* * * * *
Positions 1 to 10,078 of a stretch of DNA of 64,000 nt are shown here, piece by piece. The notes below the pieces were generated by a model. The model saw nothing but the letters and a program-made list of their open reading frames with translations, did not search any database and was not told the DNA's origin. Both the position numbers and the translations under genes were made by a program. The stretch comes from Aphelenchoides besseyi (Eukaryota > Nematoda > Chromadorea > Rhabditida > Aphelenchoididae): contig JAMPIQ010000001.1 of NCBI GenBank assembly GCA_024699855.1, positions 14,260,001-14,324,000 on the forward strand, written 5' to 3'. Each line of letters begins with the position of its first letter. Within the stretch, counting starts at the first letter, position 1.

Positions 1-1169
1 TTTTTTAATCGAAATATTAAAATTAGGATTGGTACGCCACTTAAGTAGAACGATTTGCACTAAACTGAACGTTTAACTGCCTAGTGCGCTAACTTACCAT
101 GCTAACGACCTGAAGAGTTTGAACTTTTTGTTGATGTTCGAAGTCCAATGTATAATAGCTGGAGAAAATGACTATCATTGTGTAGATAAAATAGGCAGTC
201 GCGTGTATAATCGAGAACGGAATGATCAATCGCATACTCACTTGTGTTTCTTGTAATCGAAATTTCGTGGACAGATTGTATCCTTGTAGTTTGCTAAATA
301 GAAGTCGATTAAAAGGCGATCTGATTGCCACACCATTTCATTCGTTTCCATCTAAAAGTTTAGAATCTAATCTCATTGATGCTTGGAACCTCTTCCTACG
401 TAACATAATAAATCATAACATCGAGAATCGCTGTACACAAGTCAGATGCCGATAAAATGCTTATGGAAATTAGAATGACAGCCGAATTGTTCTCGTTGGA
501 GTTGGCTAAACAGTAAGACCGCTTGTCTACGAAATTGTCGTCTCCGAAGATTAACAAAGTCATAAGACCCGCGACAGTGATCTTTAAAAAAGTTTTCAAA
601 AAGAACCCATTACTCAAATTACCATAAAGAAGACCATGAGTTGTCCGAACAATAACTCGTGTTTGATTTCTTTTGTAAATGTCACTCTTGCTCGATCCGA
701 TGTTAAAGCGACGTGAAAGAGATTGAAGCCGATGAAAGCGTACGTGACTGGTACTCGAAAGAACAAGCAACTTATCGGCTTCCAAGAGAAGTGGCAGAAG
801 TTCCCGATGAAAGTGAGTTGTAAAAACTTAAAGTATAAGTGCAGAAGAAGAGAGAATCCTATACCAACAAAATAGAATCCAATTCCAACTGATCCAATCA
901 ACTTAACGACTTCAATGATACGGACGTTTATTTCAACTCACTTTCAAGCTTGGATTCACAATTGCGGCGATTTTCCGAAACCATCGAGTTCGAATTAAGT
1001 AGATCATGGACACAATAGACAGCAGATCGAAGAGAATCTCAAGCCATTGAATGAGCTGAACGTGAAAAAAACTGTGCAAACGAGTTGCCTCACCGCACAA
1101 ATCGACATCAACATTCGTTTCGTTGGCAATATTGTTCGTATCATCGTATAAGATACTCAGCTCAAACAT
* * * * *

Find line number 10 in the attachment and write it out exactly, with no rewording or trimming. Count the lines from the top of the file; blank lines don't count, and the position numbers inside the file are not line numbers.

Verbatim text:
701 TGTTAAAGCGACGTGAAAGAGATTGAAGCCGATGAAAGCGTACGTGACTGGTACTCGAAAGAACAAGCAACTTATCGGCTTCCAAGAGAAGTGGCAGAAG